I finished eating real quick and I decided to ask the volunteers again how progress is. I basically abandoned looking at the monitor because it didn’t seem accurate. She mentioned they were still in surgery and said it may take a little longer still. So I figured I had some time so I would drop off Tom’s pre-surgery clothes off to the car. While I was in the elevator I noticed I had a missed call from the Surgeon. I was a bit nervous, when I saw. The surgeon begins with a positive tone and mentioned surgery went well, he lost a lot of blood but he is doing well and he is in recovery. My first thought was wow… I feel like a bad wife not being there to answer the phone right away. instead I was gallivanting around the hospital! He calls again in half an hour and we talk and he mentioned I can see him in recovery in about an hour. I talk to the volunteer about seeing him and she called into recovery and they mentioned I can pop in but can not stay long.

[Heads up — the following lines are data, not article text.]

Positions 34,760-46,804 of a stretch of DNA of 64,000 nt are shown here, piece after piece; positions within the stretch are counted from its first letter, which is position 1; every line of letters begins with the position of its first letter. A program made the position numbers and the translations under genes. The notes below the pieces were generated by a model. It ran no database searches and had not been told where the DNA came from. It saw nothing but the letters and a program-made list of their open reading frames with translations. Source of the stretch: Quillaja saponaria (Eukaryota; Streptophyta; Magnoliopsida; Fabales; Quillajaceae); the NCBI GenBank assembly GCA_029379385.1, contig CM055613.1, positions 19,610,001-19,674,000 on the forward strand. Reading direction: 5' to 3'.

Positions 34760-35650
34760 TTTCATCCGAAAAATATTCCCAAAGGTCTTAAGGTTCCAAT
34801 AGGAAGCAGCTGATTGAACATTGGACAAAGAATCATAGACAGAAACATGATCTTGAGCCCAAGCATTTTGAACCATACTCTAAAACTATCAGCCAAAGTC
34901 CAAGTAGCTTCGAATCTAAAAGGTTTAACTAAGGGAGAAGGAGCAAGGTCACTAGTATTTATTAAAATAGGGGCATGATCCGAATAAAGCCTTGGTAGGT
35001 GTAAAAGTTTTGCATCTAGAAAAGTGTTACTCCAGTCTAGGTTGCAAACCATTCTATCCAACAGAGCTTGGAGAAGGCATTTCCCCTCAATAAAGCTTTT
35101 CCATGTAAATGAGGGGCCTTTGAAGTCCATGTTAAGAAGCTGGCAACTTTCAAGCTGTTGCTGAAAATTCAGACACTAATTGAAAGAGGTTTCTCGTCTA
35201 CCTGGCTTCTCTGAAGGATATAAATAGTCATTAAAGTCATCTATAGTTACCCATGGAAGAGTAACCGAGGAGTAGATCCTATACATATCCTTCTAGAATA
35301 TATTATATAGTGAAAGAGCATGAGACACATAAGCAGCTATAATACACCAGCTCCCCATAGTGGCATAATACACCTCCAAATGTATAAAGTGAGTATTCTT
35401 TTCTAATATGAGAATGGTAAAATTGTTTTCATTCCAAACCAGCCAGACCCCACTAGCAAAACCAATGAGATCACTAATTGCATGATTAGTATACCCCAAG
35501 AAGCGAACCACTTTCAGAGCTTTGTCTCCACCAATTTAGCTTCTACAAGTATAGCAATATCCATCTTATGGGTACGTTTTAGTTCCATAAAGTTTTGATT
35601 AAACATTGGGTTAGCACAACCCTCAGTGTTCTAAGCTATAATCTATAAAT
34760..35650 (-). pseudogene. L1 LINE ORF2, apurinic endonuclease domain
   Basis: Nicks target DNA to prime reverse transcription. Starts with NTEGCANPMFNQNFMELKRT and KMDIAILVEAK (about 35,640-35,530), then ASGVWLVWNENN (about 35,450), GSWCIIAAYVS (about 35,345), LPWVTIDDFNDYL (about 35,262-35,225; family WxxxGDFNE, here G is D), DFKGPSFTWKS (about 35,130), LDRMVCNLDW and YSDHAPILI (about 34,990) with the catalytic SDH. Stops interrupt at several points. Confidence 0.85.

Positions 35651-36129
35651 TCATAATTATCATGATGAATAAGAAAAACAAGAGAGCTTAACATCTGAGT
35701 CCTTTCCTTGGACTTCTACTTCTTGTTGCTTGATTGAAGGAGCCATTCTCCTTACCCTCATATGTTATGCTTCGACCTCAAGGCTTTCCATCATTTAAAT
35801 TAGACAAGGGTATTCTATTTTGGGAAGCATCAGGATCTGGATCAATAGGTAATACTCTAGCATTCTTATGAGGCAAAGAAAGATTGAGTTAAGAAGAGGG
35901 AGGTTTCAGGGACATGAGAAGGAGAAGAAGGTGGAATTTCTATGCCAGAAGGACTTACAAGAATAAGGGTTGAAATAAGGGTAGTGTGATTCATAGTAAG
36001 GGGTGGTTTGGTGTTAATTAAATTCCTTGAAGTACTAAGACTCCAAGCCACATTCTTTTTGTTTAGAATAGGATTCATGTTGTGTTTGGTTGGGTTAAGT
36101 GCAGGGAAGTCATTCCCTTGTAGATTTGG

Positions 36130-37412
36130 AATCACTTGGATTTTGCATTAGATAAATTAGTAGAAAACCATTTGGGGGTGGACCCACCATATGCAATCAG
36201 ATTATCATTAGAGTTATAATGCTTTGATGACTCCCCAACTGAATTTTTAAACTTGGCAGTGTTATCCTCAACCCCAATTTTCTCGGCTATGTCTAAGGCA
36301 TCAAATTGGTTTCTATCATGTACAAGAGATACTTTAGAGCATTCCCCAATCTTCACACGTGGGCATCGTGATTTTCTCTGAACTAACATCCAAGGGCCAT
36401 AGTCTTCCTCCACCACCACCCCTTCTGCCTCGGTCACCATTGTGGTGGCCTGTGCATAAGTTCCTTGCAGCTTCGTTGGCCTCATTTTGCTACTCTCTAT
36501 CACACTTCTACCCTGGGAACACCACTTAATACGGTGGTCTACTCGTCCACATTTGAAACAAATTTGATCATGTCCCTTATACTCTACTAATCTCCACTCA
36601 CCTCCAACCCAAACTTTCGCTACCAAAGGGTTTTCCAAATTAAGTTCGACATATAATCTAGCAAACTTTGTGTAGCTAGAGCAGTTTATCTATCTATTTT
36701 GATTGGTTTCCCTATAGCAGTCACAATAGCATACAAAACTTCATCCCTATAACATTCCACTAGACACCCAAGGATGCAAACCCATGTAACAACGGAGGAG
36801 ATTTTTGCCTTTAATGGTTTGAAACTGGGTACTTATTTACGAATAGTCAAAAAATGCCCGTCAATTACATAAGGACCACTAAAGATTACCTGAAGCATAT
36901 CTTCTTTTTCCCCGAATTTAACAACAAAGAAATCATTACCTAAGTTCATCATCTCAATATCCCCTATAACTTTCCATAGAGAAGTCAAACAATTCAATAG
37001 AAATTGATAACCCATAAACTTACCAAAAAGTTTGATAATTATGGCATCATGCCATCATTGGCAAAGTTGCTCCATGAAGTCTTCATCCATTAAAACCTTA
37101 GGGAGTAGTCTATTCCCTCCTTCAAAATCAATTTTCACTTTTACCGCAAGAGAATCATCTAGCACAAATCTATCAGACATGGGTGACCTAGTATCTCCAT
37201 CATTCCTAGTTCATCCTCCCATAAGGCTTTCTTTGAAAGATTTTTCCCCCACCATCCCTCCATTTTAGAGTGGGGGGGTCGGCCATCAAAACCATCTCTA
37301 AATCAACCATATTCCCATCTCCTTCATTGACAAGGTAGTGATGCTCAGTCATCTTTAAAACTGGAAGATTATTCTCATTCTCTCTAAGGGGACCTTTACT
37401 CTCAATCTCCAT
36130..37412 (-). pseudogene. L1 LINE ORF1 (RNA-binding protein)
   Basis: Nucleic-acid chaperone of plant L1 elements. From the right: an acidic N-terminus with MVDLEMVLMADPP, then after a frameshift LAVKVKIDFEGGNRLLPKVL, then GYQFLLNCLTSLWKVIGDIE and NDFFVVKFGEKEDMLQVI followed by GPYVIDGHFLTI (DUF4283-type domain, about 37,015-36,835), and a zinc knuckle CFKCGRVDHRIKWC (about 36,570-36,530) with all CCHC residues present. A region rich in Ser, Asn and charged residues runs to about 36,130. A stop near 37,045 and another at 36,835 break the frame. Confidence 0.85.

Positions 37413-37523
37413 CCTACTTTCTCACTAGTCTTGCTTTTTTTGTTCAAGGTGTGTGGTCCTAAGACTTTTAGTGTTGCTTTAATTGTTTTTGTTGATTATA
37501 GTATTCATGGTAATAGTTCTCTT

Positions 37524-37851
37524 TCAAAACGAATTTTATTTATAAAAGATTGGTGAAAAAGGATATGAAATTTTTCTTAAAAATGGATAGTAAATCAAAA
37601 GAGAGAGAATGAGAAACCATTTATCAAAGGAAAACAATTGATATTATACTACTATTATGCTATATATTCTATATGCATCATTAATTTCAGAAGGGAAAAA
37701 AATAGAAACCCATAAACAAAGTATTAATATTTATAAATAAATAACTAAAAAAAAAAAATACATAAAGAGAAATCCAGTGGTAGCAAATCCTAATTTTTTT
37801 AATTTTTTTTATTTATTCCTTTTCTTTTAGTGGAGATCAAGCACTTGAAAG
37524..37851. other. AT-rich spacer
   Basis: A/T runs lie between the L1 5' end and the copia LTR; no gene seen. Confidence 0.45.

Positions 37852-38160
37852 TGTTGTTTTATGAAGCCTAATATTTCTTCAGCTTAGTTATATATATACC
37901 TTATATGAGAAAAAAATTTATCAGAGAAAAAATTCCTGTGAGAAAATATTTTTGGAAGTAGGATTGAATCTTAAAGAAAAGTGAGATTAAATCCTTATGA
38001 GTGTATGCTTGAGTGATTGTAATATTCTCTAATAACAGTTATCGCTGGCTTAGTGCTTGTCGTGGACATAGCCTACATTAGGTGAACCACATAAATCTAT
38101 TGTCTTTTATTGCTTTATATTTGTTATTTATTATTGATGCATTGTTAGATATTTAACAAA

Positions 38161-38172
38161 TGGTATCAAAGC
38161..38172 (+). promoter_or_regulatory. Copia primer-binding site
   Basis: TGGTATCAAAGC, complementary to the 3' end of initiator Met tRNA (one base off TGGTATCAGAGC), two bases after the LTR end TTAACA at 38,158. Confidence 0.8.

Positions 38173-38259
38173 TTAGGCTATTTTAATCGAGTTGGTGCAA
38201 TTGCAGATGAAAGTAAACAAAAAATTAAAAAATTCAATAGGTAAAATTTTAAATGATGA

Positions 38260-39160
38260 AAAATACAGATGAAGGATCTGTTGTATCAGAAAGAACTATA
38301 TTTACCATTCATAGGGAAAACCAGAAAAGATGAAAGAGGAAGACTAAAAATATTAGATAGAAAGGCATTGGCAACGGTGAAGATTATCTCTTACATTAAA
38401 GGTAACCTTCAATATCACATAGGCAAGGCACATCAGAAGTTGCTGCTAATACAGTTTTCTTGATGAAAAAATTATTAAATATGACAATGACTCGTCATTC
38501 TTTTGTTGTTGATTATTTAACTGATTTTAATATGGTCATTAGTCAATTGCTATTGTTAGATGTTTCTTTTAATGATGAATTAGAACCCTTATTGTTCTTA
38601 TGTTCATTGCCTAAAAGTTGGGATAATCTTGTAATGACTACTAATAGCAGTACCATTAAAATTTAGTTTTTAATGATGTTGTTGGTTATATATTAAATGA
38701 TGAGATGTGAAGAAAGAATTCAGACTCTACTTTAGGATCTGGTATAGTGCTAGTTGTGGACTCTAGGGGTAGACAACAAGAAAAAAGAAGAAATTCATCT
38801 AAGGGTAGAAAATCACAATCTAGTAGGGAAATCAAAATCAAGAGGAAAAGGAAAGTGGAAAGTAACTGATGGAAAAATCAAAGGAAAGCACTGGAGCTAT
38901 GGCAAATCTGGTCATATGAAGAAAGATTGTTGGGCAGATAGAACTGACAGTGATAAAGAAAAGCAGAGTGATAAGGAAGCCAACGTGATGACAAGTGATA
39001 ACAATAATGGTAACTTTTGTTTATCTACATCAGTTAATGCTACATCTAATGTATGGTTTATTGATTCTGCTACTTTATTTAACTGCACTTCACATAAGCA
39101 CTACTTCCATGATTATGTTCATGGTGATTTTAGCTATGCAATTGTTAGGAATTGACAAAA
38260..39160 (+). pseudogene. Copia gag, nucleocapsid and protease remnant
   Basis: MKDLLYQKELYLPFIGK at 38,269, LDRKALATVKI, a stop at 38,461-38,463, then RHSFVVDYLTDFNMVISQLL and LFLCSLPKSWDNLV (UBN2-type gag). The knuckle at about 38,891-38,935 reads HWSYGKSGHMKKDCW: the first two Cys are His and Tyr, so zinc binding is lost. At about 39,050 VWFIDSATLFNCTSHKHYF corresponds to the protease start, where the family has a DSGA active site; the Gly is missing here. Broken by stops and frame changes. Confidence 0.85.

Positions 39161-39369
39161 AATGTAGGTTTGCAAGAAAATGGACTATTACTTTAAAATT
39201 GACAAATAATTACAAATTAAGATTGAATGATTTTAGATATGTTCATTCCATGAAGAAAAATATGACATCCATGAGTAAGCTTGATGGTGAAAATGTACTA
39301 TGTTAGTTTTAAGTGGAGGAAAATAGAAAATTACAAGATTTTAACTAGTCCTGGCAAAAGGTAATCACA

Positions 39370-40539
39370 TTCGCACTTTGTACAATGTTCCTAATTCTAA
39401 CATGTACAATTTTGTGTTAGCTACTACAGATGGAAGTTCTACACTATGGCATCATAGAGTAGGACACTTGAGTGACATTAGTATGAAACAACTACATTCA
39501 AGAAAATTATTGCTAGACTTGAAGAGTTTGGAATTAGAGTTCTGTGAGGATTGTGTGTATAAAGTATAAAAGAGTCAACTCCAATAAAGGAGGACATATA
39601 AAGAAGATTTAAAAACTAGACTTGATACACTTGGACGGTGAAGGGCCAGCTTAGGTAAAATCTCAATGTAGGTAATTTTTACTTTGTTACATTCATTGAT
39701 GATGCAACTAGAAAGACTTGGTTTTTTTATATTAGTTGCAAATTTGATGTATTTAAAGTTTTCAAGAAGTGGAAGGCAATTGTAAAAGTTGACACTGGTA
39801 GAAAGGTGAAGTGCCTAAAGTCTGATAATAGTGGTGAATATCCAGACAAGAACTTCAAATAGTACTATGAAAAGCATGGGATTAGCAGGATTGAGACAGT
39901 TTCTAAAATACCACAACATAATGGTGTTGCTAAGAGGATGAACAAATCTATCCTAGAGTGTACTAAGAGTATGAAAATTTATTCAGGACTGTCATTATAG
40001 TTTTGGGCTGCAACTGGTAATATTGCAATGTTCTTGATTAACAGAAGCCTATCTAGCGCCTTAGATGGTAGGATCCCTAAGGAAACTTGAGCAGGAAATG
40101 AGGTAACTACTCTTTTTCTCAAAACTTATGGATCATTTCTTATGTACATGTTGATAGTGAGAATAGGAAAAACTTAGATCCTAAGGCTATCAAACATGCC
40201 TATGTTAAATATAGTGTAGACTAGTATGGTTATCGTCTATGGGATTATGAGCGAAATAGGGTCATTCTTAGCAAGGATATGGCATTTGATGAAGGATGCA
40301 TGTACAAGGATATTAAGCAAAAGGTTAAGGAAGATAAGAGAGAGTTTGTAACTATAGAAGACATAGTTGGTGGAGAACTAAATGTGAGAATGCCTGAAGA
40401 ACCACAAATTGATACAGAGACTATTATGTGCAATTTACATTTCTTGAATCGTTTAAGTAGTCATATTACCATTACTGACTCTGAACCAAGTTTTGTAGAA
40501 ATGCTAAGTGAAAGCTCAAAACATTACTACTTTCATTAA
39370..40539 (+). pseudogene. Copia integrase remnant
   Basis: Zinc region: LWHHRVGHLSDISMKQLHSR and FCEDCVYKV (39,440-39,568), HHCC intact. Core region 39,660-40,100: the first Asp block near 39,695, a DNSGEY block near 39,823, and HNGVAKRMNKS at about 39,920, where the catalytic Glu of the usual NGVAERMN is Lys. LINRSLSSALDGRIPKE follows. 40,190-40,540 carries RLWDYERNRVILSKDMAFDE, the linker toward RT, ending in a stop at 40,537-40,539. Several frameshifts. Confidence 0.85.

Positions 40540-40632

This was weird. I wished I had taken a photo, as I walk into what looks like the geriatric ward. There was Tom, some what still in a haze. It was so odd to see a young man amongst the older folks ranging above 70s around him. Tom looked as pale as a sheet, but he was still cracking jokes. He was freaking out a bit because he couldn’t move his legs. It was because they put him under general as well as local not to mentioned he legs were strapped down to a huge foam block to prevent moving. A few minutes later the recovery nurse asked me to step out because in a few minutes they will transfer him up to his room. Room 823. She said to gather his overnight bag and meet him at the room.
The 8th floor was the adult orthopedic ward. There was no signing in or out, every one can come and go as they please. It was all up to the nurse who was taking care of the patient if they wanted to kick some one out. I made my way to Room 823… I thought it was somewhat weird that it lead me to an Anteroom. An Anteroom is where you enter for an infection control room with negative air pressure that then leads to the main patient room. I walked pass this room and noticed it was an older Chinese woman. I then make a lap around the floor and waited in the waiting area thinking he wasn’t ready to be moved.